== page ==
The make-up gives the women their mojo back, but the workshops have another benefit. They can help their families cope with the trauma of their treatment.

"So many women are selfless," explains Sarahjane. "It's common for them to say that if they can look 'normal' again, it will help everyone else around them cope better with their being ill."

At today's session, the women - ranging in age from early 20s to late 60s - sit around a large white oval table. Some are in desperate need of a pick-me-up while others just want to be pampered.

Sarah came along in a bid to feel 'normal' again.

This month, she should have been celebrating becoming a mum. Instead, she's fighting cancer of the uterus.


Sarah discovered she was pregnant in January, but at just seven weeks she started bleeding. Tests showed she had a molar pregnancy - a condition in which something goes wrong at fertilisation, causing the placenta to develop abnormally into a mass of fluid-filled cysts known as a mole. Although her body had started to form a foetus and placenta, neither would grow properly. She needed an emergency termination.

But like eight per cent of the 1,800 molar pregnancies diagnosed each year in the UK, the pregnancy had already become cancerous.

"Not only was I mourning the loss of my baby, but I was then told I had cancer too," Sarah says.

Sarah and her partner Michael, 28, a service manager for a car firm, were devastated.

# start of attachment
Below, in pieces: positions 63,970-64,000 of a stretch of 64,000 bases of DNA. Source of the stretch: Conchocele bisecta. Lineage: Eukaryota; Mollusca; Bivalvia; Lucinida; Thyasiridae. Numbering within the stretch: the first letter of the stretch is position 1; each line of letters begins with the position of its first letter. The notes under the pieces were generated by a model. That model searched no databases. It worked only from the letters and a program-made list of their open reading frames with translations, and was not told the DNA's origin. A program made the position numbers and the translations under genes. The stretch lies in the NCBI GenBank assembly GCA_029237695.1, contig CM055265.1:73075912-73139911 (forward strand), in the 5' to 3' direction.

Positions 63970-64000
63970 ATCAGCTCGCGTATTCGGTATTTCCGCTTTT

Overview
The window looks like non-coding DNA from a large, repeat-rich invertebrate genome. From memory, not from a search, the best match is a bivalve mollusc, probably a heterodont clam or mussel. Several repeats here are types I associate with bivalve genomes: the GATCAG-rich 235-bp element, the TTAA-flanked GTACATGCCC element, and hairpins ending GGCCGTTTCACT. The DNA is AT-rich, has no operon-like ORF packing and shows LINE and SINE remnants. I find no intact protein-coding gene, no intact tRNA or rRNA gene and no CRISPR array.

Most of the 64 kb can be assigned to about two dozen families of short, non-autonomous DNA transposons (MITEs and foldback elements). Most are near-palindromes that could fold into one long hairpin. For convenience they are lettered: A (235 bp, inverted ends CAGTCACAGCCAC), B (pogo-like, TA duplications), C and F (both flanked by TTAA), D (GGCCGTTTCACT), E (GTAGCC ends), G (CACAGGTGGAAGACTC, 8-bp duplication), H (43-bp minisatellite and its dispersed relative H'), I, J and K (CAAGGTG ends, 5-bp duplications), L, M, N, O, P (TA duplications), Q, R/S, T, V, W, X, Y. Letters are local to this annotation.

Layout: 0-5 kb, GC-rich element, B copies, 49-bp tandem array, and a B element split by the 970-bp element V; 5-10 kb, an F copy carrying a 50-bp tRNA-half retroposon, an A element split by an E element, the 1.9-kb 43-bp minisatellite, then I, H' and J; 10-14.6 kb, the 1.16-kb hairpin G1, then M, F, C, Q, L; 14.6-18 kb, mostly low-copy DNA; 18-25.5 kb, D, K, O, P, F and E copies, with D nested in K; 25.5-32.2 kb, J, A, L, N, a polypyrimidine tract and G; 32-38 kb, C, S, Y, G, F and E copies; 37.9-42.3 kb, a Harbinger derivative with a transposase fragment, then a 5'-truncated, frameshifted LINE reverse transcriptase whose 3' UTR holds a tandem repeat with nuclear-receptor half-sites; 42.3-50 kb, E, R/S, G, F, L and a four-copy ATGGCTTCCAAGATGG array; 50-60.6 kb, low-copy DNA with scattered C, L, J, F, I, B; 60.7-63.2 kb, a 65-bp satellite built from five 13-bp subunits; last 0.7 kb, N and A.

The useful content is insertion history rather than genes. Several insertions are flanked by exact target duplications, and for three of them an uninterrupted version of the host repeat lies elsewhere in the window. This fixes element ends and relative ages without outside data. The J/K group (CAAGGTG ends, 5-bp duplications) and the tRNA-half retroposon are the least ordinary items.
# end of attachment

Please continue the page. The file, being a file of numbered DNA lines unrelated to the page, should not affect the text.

"It came as such a shock. I had to have three weeks of chemotherapy straight away as the cancer had already spread to my uterus wall. We should have been excitedly looking forward to becoming parents for the first time, but instead I was having daily injections to rid my body of cancer," she says.

Soon after starting chemo, her long brown hair fell out and she lost a stone in weight, dropping to just 6st 6lb.

"I was so sick, I couldn't work or even go shopping with my friends as my immune system had taken such a battering," she says.

"When I lost my hair, I started wearing a long brown wig, which sort of matched my old hair - but then I lost my eyelashes and eyebrows. Overnight, I looked like a cancer victim. I stopped wearing my wig. What was the point?

"I couldn't hide it any more. I looked like death and, to be honest, it really frightened me. Every time I looked in the mirror, I felt so ugly."


Two weeks ago, Sarah came across a leaflet about the workshops that she'd been given after a previous visit to Maggie's drop-in centre. "I decided anything was worth a shot," she says.

And it certainly was. Today, she's delighted that, facially, she looks much more like the 'old' Sarah.

"I'm so grateful," she beams. "It's amazing how a little bit of make-up can make such a difference."

She's due to finish chemo next month and hopes to be well enough to go back to her job as an accounts assistant in a building society.